I’m Not Ashamed: A Teen Conversation Starter


It’s not often that I see a movie that prompts me to think, Every family with teens I know should see this. But last year’s I’m Not Ashamed, the inspiring, tragic story of Columbine victim Rachel Joy Scott had that effect on me.

I’m revisiting the film now for two reasons: One, it was a strong contender for Plugged In’s own Best Christian Movie honors: Risen eventually won the prize, but we didn’t want this movie’s strengths to go unnoticed. And two, it recently came out on video. So if you missed it the first time around—which is likely, as it was in and out of theaters in a blink last October—you’ve got another shot at it.

Not Ashamed isn’t, admittedly, Oscar-caliber art. Still, I think the story of Rachel Joy Scott—one of the 13 people who died during the 1999 shootings at Columbine High School in Columbine, Colo.—is one that many Christian teens will likely relate to on multiple levels.

Before she becomes the first victim of Eric Harris and Dylan Klebold that fateful day, Rachel grapples with just about every teen struggle under the sun: boys, insecurity, peer pressure, bullying, rebellion, compromise, the allure of  suicide, strained friendships and trying to reconcile all of those things (as well as her parents’ divorce) with her faith.

Rachel isn’t perfect, and she doesn’t pretend to be. Neither does the film unrealistically sanitize the issues teens wrestle with. We see them smoke and drink, make reckless decisions and make out at parties. The film never glorifies those choices. But it does effectively put us in Rachel’s shoes as she grapples with those typical teen issues. Slowly, falteringly, Rachel’s faith becomes the anchor of her life, one that gives her meaning and purpose and joy—before two teens who don’t have any of those things tragically and horrifically take her life from her.

For families with older teens, I think I’m Not Ashamed could be a great conversation starter. It begs all kinds of questions that parents and/or youth leaders could ask teens. If you’ve seen the movie, here are a few to get you started:

  • What did you relate to most in Rachel’s story?
  • Have you ever wrestled with doubt in your relationship with God? How did you respond? Who (if anyone) helped you work through those doubts?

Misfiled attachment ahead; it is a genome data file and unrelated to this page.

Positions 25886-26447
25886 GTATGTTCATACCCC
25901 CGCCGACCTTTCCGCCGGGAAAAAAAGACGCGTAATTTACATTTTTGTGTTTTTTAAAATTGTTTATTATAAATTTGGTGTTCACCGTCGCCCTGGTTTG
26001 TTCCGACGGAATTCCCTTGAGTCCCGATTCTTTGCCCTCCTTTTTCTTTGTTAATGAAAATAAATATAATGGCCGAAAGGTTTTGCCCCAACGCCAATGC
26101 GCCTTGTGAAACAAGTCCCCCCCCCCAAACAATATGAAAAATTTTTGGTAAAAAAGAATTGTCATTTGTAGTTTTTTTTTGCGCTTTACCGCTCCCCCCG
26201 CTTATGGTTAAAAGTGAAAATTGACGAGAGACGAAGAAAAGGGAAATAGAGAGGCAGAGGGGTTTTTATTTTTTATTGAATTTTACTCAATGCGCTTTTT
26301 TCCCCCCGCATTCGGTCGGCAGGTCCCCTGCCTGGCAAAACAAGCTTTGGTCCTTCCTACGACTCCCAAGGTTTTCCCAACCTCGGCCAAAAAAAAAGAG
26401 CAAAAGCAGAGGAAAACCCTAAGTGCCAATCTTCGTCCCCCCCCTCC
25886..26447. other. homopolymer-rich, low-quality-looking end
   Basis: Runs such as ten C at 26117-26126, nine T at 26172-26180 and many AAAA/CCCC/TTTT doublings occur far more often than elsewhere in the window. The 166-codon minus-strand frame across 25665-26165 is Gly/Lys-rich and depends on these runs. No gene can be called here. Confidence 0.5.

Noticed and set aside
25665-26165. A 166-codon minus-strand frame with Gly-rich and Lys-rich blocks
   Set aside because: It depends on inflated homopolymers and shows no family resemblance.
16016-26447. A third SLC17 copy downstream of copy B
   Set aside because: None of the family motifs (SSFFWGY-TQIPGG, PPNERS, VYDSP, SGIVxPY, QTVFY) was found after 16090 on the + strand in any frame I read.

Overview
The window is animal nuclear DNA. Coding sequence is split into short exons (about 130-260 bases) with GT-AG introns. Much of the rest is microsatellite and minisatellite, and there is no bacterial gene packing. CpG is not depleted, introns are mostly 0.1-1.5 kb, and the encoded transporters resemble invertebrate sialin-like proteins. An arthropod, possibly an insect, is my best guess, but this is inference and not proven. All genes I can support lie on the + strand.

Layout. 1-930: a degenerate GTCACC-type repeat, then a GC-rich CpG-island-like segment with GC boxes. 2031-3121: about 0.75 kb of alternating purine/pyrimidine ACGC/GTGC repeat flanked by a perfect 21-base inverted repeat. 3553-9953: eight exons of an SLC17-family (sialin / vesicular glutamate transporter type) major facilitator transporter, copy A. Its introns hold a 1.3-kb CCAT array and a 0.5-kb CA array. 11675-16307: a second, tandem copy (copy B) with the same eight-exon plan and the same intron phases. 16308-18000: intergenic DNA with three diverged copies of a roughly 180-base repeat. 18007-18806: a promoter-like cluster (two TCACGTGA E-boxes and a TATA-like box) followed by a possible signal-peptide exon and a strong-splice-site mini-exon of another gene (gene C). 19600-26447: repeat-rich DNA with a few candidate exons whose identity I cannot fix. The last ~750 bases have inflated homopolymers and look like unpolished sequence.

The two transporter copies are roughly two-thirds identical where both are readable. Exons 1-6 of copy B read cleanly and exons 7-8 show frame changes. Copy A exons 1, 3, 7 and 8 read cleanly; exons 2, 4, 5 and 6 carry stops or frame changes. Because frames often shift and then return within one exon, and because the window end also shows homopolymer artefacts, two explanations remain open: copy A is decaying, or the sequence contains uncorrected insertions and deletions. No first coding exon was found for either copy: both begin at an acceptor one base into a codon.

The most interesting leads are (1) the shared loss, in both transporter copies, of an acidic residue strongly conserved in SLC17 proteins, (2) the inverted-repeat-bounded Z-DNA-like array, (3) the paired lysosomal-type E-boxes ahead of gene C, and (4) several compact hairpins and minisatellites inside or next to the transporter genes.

• Where do you find purpose and joy in your life?
  • What forms does bullying take at your school? Have you or someone you know ever been on the receiving end of bullying (or dished it out, for that matter)?
  • How much would you say you’re aware of friends or peers seeking to find meaning in reckless, dangerous or immoral activities?
  • Do you think the film accurately represents the struggles teens face? What does it get right? What does it leave out?
  • Do you think you could stand up for your faith even if making that choice meant being martyred, as Rachel was? Why or why not?
  • How did Christian community help Rachel in her personal spiritual journey? How do you think relationships with other Christians have helped you with the questions and struggles you experience?

I’m Not Ashamed touches on all of those questions (and probably some others I haven’t thought of). As such, it’s one of the best movies about teenage life and owning your faith I’ve seen in a long time. It’s a significant, potentially catalytic story just waiting for your family or youth group to engage meaningfully with it.

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Dan Haynes More than 1 year ago
The last I heard, it was being speculated that the famous exchange between Scott and Klebold didn't actually happen, but a similar one DID happen between Klebold and Valeen Schnurr, who survived. Any idea how this confusion ended up shaking out?  
Anonymous More than 1 year ago
I've researched this for a 14 page paper I wrote for high school this year. I read 7 books on this event, some by Christian authors, others not. All of the authors agree that Scott and Klebold did have this conversation. The mix-up is between Cassie Bernall and Schnurr. Some authors say that both girls had similar conversations with Klebold, others say only one girl did. No one really knows for sure, but Rachel Scott did have that conversation with Klebold.